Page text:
(Photo courtesy of Livingston County News) “President Joe Biden listening in on an important meeting.”
Last week, Speaker of the House Kevin McCarthy announced that an impeachment inquiry into President Joe Biden would be launched, with the first public impeachment inquiry hearing scheduled for Thursday, Sept. 28. McCarthy and the House GOP are arguing that Biden benefited from his son Hunter’s overseas business dealings and that Hunter used his father’s prestigious position as Vice President to engage in influence-peddling. In a Fox News interview, McCarthy described these allegations as a “culture of corruption”. Prominent Democrats have unequivocally condemned the inquiry, including several White House spokespeople. Biden himself has sarcastically wished House Republicans luck in their attempt to impeach him.
With regard to political ramifications, the most likely outcome on the upcoming 2024 presidential election is the one the House GOP is least hoping for: none at all. When asked about the possible impact on the presidential race, UMass Lowell Associate Professor of Political Science John Cluverius stated that “I don’t think it’s going to affect the presidential race one way or the other. The problem is Republicans don’t have clear evidence that the President has any connection to his son’s business dealings… Unless they have new information, people will continue to believe what they believed before the impeachment inquiry.” Essentially, it is unlikely that an impeachment inquiry into Joe Biden will become the deciding issue on a significant scale in the 2024 presidential election.
When examining the likelihood of impeachment, it is important to remember that this impeachment inquiry is not necessarily a unified act among House Republicans. As of right now, House Republicans only have a 4-vote majority and need to move in lockstep if they wish to see this impeachment inquiry lead to something more. However, the governing majority in the 118th Congress has been extremely dysfunctional. McCarthy was only elected Speaker after fifteen ballots of voting and several concessions made to the far-right wing of his party, and these members still have significant leverage over McCarthy. Two weeks ago, McCarthy had said that he would only open up an impeachment inquiry via a House majority vote.
This last-minute change of plans, combined with several Republican representatives saying that they do not believe the evidence is there for a serious impeachment inquiry, suggests that there is not a clear majority on voting to open an impeachment inquiry. Professor Cluverius also posed the possibility of certain House Republicans facing temporary backlash from their constituents, adding that “The problem is that McCarthy has a lot of members in Democratic seats or seats that voted for Joe Biden and to be seen as cooperating with this impeachment inquiry when voters want functional government services, it may seem like a distraction for those few voters on the margin.” Simply opening this inquiry is a fine political line to walk, so McCarthy needs to be careful and precise.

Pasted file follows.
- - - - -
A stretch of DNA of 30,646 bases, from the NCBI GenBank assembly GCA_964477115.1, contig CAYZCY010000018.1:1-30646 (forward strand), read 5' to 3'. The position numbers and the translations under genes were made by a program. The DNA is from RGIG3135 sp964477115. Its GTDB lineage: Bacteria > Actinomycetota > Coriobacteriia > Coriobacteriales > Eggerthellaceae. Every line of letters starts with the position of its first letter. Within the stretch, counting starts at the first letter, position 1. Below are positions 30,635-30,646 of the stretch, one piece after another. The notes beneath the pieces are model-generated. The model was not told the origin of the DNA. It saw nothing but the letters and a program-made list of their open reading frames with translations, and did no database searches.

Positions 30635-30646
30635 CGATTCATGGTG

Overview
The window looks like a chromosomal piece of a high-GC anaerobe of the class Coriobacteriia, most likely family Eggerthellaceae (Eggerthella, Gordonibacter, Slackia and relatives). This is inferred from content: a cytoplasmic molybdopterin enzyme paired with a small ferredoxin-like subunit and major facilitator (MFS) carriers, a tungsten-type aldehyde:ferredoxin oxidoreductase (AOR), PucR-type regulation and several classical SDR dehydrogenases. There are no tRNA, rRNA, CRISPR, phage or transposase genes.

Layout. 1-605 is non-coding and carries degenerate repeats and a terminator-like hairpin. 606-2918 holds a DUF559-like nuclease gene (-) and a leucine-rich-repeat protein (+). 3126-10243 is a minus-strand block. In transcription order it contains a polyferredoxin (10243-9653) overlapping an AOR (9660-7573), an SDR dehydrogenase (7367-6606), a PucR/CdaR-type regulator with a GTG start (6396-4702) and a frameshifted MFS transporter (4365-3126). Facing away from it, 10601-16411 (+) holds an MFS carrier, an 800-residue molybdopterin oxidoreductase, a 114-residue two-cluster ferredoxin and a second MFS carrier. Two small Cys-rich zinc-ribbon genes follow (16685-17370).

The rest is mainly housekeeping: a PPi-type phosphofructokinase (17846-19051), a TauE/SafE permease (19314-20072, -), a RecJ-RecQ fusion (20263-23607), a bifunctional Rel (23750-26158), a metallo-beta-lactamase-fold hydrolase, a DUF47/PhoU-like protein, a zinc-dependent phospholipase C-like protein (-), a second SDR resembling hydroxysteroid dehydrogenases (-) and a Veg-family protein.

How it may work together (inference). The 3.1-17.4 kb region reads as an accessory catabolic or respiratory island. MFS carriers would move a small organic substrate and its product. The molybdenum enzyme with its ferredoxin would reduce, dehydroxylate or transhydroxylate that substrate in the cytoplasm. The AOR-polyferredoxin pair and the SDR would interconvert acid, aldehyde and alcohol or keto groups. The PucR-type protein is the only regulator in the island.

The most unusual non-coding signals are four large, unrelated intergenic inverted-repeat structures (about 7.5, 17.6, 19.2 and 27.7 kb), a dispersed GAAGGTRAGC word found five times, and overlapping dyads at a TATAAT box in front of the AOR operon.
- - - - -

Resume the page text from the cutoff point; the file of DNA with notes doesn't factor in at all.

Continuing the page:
Regardless of whether Biden is impeached or not, it is virtually impossible that he be convicted on these charges and removed from office. The House of Representatives can impeach the president with a simple majority vote, but the conviction and removal from office is only possible through a two-thirds majority vote in the United States Senate. As rare as presidential impeachment trials have been in the United States, senators voting to convict and remove a president belonging to their political party has been even rarer. Only seven senators have ever voted to remove and convict an impeached president from their party (Republican Senator Mitt Romney was the first to do so in Donald Trump’s first impeachment trial and was joined by six other Republicans during Trump’s second trial), so the idea of 18 Democratic Senators doing so is close to zero.
Finally, it’s important to remember that Biden’s likely 2024 challenger will be the twice-impeached Trump. Although he is no longer president, he still looms large over the party and holds outsized influence over many members of the House GOP. Trump has been very supportive of impeaching Biden on his social media app Truth Social, but his most direct gestures came from behind-the-scenes conversations with several of the far-right House GOP members most vocal about impeachment. Trump has been using this direct line of communication to consistently express his support for Biden’s impeachment, making him a very influential player in the proceedings. Even though no one can say for sure what happens next, it is safe to say that there will not be many who change their preconceived notions. As Professor Cluverius said, “While a backlash is possible, public opinion shifts due to impeachment are usually not permanent.”